- Undertake law enforcement duties in compliance with relevant legislation, policies and procedures
- Undertake court related duties including the support of jurors
- Use computer systems to accurately enter data
- Using computer systems to accurately enter data
- Provide high quality client services
- Support the effective implementation of improved work practices
- Adapt to work in different jurisdictions
- Comply with departmental policies and practices such as harassment prevention, Equal Employment Opportunity, Code of Conduct, Work Health & Safety, Ethical Work Practices, Disability Awareness and Aboriginal and Torres Strait Islander Strategies.
Physically and Mentally Fit
At times, the duties of a Sheriff’s Officer can be physical and may involve running, bending, lifting heavy objects and being able to navigate obstacles in tight spaces. Sheriff’s Officers may also need to use self-defence and control/restraint techniques during a critical incident.
To make sure you can perform the role and functions of a Sheriff’s Officer, you will be required to undertake a medical and physical assessment.
The medical assessment is designed to assess your overall health and check if you have any medical conditions that may impede your ability to safely perform the duties of a Sheriff’s Officer. This can include testing your core, upper body, lower limb, grip and overall strength and mobility. As the role requires the use and correct interpretation of X-ray scanning technology and colour displays, normal colour vision is mandated and your colour vision will be assessed.
Mental resilience is also a requirement of the role as you can be regularly exposed to explicit information and footage relayed in court hearings including child and sexual assault matters.
It’s important to prepare for the fitness assessment well in advance as you may only have one opportunity to successfully complete it. You should aim to be fit enough to complete:
- 25 push-ups
- 90 second plank/hover
- 20 sit-ups with your feet held or under furniture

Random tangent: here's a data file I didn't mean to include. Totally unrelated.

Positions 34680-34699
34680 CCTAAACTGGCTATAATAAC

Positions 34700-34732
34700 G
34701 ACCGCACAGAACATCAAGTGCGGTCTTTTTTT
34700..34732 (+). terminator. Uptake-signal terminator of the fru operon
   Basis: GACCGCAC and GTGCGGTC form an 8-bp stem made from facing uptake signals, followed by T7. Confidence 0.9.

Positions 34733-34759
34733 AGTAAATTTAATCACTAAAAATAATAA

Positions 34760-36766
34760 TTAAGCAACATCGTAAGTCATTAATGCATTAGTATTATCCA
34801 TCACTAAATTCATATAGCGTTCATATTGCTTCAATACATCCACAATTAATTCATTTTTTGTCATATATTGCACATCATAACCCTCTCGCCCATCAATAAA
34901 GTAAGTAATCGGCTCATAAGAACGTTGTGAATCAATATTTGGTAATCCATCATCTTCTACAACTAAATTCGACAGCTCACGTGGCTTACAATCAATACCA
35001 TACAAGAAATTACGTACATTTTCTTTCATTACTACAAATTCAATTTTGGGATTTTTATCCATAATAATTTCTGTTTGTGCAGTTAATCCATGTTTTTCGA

- 30 minutes of fast paced walking
- 35kgs grip strength on each hand
- Be open and honest, prepared to express your views, and willing to accept and commit to change
- Be ethical and professional, and uphold and promote the public sector values
- Communicate clearly, actively listen to others, and respond with understanding and respect
- Achieve results through the efficient use of resources and a commitment to quality outcomes
- Be proactive and responsible for own actions, and adhere to legislation, policy and guidelines
- Understand and use available technologies to maximise efficiencies and effectiveness
- Are an Australian Citizen or have permanent residency status in Australia
- Hold a current Australian Driver’s License (P1 and above)
- Hold a current First Aid certificate
- Be physically fit and mentally resilient.
- Criminal History and Integrity Checks
- Reference checks (minimum of 2 referees)
- Physical and medical assessment
- Conduct and performance checks (for existing public service employees)
- Any other pre-employment checks as required
See other careers
The Department of Communities and Justice offers a variety of career paths for people in professional roles from entry-level to executive (Public Service Senior Executive). Corporate and professional roles are spread across all Divisions and locations of the Department of Communities and Justice;
Corrective Services NSW (CSNSW) provides support to offenders, former inmates, and their families within correctional centres, courts and the community. CSNSW plays an integral part of the Department of Communities and Justice's priority to reduce reoffending and maintain community safety.